Some General Estrogen v Test Questions


I just have some general questions and thought that some of the more knowlegable people in this forum would be able to help.

What is it about estrogen that allows women to take a pill for HRT, yet for test, men have to use a cream, needles, pellets, etc…? Or, why is not estrogen acted upon by the liver in the same way that test is? It seems that the oral steroids that are anabolic and androgenic need to be methylated, but why not estrogen?

Lastly, we know that test acts upon the bodies HPA axis and we’re familiar with all that entails, but it seems as though that’s not a concern at all when it comes to estrogen replacement in women…

Obviously, there’s some inherent difference between test and estrogen that accounts for the differences and I was just wondering what they were.


Dr? Is this a test?

First, not all BC pills contain the same compounds. They contain more or less estrogen, LH, whatever. I would imagine that the compounds used are methylated or alkylated in the same ways that androgens are.

As far as female HPA, I personally cannot say definitively, as I’m not generally as interested in this topic, but I’ll take a couple guesses:

a) it does effect the female hormonal balances, and this is why it takes a few months off of the pill for a woman’s cycle to become normal again, and perhaps why it takes a while for the pill to be fully effective

b)dosages of hormones in BC tend to be in the range of 1-2 milligrams. This is orders of magnitude lower than the androgen dosages we talk about here. One would think that such a large gap in dosing protocols would result in a large gap in effect.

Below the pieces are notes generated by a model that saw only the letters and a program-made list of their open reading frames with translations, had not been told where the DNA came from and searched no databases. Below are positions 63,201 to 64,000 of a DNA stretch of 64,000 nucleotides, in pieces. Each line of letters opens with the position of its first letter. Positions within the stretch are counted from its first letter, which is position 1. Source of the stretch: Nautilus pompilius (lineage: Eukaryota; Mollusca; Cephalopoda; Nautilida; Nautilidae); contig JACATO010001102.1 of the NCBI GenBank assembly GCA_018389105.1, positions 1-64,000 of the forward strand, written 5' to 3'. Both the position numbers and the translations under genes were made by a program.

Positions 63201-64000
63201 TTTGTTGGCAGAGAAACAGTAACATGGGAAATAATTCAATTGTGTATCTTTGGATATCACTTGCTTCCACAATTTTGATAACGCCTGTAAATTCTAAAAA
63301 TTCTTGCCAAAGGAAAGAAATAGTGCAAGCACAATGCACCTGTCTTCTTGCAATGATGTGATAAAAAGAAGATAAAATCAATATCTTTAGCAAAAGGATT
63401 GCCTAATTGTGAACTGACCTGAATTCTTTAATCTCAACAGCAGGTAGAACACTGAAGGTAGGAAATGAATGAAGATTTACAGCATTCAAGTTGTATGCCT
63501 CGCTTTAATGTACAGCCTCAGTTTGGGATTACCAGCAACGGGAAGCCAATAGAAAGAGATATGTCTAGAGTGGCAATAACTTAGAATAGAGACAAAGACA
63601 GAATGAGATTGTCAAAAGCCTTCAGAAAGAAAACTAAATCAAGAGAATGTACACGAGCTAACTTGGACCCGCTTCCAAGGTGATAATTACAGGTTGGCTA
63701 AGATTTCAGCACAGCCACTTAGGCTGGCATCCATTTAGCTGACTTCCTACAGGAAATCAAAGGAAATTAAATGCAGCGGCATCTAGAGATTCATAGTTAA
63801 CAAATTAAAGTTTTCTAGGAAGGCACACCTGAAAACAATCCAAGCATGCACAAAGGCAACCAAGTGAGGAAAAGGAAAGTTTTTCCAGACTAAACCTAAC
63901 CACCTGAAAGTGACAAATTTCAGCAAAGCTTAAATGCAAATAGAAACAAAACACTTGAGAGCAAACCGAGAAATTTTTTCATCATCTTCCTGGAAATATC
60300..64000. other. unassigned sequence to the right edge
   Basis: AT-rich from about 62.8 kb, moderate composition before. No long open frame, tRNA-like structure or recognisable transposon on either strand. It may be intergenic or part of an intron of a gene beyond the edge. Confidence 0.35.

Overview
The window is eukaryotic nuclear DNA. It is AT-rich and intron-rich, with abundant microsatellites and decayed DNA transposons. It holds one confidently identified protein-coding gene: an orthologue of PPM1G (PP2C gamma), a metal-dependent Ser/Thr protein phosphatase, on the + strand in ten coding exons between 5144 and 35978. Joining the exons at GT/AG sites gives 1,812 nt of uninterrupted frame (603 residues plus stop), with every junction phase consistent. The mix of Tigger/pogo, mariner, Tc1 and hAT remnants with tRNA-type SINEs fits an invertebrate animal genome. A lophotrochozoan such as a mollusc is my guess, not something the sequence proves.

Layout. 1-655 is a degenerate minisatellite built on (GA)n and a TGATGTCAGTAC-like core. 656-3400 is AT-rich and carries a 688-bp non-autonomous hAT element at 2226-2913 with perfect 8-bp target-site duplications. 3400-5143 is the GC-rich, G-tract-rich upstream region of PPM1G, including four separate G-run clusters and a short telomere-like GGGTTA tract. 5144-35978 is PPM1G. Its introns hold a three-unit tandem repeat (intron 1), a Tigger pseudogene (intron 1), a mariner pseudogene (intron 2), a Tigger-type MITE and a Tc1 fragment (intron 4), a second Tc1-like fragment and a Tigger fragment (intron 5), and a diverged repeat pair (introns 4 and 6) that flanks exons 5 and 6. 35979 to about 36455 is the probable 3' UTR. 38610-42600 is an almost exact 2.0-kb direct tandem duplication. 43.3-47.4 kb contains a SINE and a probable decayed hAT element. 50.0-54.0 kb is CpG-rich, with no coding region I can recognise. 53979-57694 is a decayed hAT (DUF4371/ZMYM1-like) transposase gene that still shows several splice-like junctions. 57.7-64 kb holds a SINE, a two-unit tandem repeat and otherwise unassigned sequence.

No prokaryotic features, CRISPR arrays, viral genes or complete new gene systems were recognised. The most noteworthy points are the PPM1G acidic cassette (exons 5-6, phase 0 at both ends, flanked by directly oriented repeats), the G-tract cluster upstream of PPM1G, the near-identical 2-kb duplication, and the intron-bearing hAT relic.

It is quite hard to find detailed product information relating to oral contraceptives, in my experience. I would guess that if not methylated (or ethylated or alkylated, then there must be some modification to the active hormone(s) to increase oral bio-availability. C|onsidering that some women stay ‘on’ for years at a time, the usual AAS modifications are unlikely, due to liver health.

Also, whilst BC pills increase the risk of stroke, obesity, heart disease and certain cancers, these are generally ‘overlooked’, because lets face it, not having kids is far more important.

Of course the pill affects female mood, appetite, fat storage, lipid profiles, etc, etc. Which is why there must be a period of normalisation post-BC prescription to allow normal menstrual cycle and fetility to return.


Cardiovascular disease is from the progestins. Progesterone is protective. BC is HPOA repressive, so there is less progesterone production. So progestins lower progesterone levels.

Estrogens are transported around the body by SHBG and released. With men, most T is SHBG bound and not bio-available. Bio-T involves FT and albumin bound T. Albumin bound T is released around the body.

Progestins are water soluble. Progesterone has very poor availability. Progestins were created to overcome that.

Oral estrogens have a very high first pass effect on the liver, creating SHBG that can really reduce a women’s T levels, with implications for libido, muscle mass, collagen, skin condition, pelvic floor, urine control, mood, bone loss etc.

The pain, the pain… the horrible pain.

That said, let’s just go directly to the OP’s questions.

An estrogen component of a birth control is most commonly supplied as ethinyl estradiol. This does have alkylation toxicity issues but the dosage used – well under 1/10 mg – is much lower than what men require for a useful dose of androgen, and chronic use is tolerable due to very the low dose.

There are various synthetic progestins used: for all or nearly all of them, the same is true as above.

As for effect on women’s hypothalamus and pituitary, suppression is exactly what is being aimed for.